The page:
//This Artist Creates Realistic, Emotive Sculptures With Felt, Nylon, And Wire

This Artist Creates Realistic, Emotive Sculptures With Felt, Nylon, And Wire

Over the course of her illustrious career, artist Lisa Lichtenfels has perfectly illustrated what it means to work with boundless scope. After graduating from the Philadelphia College of Art, she scored every budding artist’s dream gig of working as an apprentice animator with Disney.

While working with some of the best creators in the business, Lichtenfels developed a keen interest in creating stop-motion figures, which is arguably one of the most meticulous methods of all. From there, her fascination grew into a sculptural career of epic (and life-sized) proportions.

With heavy felt, nylon, and wire, this artist brings realistic sculptures to life.

Realism collides with fantasy in her Massachusetts-based studio. She continually experiments with form and function by breathing life into impressively varied subjects. Many of her creations are life-sized models.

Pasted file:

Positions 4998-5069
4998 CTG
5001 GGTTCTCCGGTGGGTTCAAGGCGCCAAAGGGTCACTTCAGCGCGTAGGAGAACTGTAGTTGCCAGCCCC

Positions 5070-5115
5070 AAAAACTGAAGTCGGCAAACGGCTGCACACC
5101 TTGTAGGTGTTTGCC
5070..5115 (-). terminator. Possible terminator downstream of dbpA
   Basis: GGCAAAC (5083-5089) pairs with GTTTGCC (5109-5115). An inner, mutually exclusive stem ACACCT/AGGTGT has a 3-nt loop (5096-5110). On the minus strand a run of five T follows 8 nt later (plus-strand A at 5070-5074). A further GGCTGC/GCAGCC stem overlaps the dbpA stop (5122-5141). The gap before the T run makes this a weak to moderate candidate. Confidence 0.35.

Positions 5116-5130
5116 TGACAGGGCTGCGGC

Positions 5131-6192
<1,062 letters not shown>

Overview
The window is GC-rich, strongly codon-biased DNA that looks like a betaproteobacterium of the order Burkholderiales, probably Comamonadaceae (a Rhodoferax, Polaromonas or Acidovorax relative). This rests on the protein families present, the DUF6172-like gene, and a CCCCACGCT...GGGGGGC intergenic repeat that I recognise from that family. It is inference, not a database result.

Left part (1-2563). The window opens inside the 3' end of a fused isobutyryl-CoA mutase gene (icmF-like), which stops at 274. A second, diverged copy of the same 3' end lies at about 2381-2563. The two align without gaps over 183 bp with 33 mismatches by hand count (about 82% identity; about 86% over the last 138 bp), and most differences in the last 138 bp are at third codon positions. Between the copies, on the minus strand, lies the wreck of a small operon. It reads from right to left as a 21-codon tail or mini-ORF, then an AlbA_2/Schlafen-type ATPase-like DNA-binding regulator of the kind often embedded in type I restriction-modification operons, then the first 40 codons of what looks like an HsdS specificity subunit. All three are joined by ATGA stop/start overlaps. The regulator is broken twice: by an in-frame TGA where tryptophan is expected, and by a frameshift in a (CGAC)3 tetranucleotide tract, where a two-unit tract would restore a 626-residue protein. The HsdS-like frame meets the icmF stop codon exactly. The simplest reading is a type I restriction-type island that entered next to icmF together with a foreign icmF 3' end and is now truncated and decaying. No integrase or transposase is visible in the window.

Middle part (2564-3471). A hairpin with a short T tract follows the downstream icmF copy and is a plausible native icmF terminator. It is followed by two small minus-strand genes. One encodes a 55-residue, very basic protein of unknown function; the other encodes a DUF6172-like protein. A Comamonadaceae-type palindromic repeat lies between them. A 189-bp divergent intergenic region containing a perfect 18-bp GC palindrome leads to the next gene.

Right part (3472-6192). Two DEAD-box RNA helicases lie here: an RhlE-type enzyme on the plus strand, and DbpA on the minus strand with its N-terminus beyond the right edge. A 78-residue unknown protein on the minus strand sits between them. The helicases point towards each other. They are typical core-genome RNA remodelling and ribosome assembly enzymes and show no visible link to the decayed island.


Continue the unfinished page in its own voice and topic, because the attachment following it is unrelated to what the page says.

The process begins with the creation of a movable wire skeleton.

Yarn is then wrapped tightly around each figure, and the entire model is shaped with heavy layers of white felt.

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“I try to use materials that are similar in density and character to the corresponding parts of the human body,” she writes.

“Where muscles need to be flexible, I will use elastic fabric, but for all other areas I use batting. . . . When sewn onto the bones [batting] has much the same feeling as muscle tissue.”

Lichtenfels uses a material called fiberfill to build fatty tissues, since it behaves similarly.

To mimic the texture and behavior of skin, she uses nylon.

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Features like folds and wrinkles are sewn in with clear thread.

Noses, eyelids, and lips are supported by copper scaffolding. The resulting sculptures are emotive, relatable, identifiable, and full of life.

(via Amusing Planet)

When she started exploring this technique, Lichtenfels thought that she’d return to animation after a year or so. Over two decades later, she’s still at it, and the artist believes that she has so much more to learn about the craft.

To learn more about Lisa Lichtenfels, be sure to check out her website.